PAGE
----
Incident to the distilling business, to utilize the by-product of the used grains in the form of mashes, large numbers of cattle and hogs were fattened for market by the averells and their successors. The sheds and barns housing the live stock were in the vicinity of the old distillery and the old tannery and the crumbling walls of several of these old buildings were in evidence as late as fifty years ago. As raw material for the distillery and as supplementary feed for the live stock, boat loads of grain were received by canal and unloaded at the elevator of D. C. & J. Cox which was located on the south bank of the old canal just west of the roadway which is now the West Shore railroad crossing. Later this business was carried on by J. Cox and Sons which firm was in business late as 1870, and probably at still a later date. That this firm was actively engaged in shipping and receiving goods by canal is shown by their bill heads which show them to have been "Forwarding & Shipping Merchants" and "Dealers in Groceries, Provision, Flour, Grain, Feed, Salt, Coal & C. About 50 years ago the late Daniel J. Storms conducted a coal yard at this point and received coal by boat.
The late James E. Place was the last merchant engaged in business at the old elevator stand. Several years ago the old building burned to the ground and nothing is now left to mark the spot except the crumbling foundation walls.
In 1887 the late Levi Perry, operator of a fleet of boats on the canal, and a practical boat builder, began building canal boats on the south bank of the old canal just east of the roadway building and launching one boat a year for several years. These boats were 97 feet long, 17 feet wide and 8 feet deep, inside measurements, and varied in value from $1900 to $2400. The boats in order of construction were the 'Daniel N. Place,' the 'James E. Place' and the 'James H. Sanders.' A fourth and smaller boat, the 'Nellie Ray' was the last to be built. This was used in transporting a merry go round in which Levi Perry was interested as part owner. In addition to the name of the boat, 'St. Johnsville, N.Y.' was painted on the stern of each boat to show the home port.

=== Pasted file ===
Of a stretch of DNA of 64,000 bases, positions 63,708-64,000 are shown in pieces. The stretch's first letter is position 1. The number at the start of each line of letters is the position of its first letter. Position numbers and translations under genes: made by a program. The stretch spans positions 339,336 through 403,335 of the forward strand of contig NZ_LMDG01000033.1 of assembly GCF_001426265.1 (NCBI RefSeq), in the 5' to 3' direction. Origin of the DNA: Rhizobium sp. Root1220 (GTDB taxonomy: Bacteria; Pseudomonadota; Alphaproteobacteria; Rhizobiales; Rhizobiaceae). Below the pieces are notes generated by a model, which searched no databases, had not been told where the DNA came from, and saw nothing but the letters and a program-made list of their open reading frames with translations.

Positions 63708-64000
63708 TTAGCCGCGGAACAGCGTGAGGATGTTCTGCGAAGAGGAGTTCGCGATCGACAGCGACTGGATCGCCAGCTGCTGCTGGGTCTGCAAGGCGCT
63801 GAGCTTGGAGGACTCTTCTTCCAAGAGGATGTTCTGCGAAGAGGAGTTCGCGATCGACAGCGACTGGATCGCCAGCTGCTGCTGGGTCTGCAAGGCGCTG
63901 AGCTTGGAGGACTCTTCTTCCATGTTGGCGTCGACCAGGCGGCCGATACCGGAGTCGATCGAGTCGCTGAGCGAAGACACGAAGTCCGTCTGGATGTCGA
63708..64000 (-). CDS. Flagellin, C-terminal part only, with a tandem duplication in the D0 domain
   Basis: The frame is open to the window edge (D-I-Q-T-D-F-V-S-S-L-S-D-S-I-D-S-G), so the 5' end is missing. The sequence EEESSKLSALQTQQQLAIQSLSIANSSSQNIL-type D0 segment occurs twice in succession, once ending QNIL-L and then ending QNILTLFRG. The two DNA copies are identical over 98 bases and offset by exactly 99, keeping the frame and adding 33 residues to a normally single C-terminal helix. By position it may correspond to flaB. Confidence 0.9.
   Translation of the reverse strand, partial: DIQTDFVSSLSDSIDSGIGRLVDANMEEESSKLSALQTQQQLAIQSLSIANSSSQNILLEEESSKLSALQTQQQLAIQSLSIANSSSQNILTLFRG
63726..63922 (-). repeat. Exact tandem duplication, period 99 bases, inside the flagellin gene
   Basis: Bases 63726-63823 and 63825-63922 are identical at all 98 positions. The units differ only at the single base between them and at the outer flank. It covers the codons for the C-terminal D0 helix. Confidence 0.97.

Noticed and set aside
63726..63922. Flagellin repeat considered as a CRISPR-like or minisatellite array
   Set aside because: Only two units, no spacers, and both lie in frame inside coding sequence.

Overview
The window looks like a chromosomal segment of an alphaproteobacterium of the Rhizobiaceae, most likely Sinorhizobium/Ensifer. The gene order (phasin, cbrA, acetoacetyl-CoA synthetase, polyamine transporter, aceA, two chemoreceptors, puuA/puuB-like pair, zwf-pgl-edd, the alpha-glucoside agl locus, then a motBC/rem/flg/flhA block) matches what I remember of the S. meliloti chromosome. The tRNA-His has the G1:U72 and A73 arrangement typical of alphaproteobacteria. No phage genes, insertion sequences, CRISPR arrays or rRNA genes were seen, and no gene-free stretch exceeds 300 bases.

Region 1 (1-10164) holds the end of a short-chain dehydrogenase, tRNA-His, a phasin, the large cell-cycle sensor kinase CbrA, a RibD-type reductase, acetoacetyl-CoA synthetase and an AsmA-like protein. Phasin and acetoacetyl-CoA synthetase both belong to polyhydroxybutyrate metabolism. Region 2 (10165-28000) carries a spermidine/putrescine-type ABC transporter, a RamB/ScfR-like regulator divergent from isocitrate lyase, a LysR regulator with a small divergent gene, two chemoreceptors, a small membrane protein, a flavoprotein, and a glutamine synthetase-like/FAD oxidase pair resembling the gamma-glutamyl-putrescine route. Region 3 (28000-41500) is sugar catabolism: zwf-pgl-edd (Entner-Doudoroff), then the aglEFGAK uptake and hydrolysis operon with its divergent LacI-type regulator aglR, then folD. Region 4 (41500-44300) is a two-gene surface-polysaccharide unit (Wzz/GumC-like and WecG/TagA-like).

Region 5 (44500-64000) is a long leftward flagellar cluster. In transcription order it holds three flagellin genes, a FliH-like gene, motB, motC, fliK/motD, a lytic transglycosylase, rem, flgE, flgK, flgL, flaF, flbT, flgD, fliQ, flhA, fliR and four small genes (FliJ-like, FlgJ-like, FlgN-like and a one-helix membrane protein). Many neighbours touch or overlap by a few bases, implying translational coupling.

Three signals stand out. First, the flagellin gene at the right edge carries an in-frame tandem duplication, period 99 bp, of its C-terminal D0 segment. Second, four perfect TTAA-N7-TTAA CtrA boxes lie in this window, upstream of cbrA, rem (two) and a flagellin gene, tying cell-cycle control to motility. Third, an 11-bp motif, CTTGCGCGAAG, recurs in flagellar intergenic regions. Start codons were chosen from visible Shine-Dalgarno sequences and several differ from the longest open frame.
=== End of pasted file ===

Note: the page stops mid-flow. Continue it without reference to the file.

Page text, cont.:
In the past few years of active canal shipping, the cargoes were confined entirely to cord wood. The shipments were consigned to manufacturers of brink along the Hudson river for use in firing the kilns in the 'burning' process. Mr. DeWitt C. Leek, general merchant of Lasselsville, handled large quantities of wood, as did Allter Brothers and A. Horn and Sons of this village. A boat would hold 100 cords of four foot wood below the deck and a considerable quantity piled above the deck line.
The old Erie canal, now abandoned through this section and superseded by the Barge Canal, was undertaken only after a bitter political fight that raged for some years until DeWitt Clinton and his followers finally convinced the electorate of the utility and the far reaching implications of the proposed venture. Work in the old canal was started in 1817 and the first boats from Buffalo to New York passed through the canal in the fall of 1825. Governor DeWitt Clinton and a party of distinguished citizens were aboard the "Seneca Chief," one of the boats in the first fleet to navigate the entire length of the canal, and on this gala occasion carried two barrels of water from Lake Erie which Governor Clinton emptied into the ocean at New York City, in this formal ceremony of the "Marriage of the Waters." It is a matter of history that the old Erie Canal had a wonderful influence on the development of the interior of New York State, and contributed largely to the growth of the states beyond, then rapidly filling with settlers in quest of cheap lands and new homes. Derisively called "Clinton's Ditch" by the opponents of the canal, it was due to prove all that its proponents had dared to hope and the and the high esteem in which governor Clinton was held as a constructive leader is attested by the fact that DeWitt as a Christian name has been given to citizens of this state for more than a hundred years.
As originally constructed the Erie Canal was 40 feet wide and 4 feet deep. To handle ever increasing traffic, the canal was deepened to 7 feet in 1862.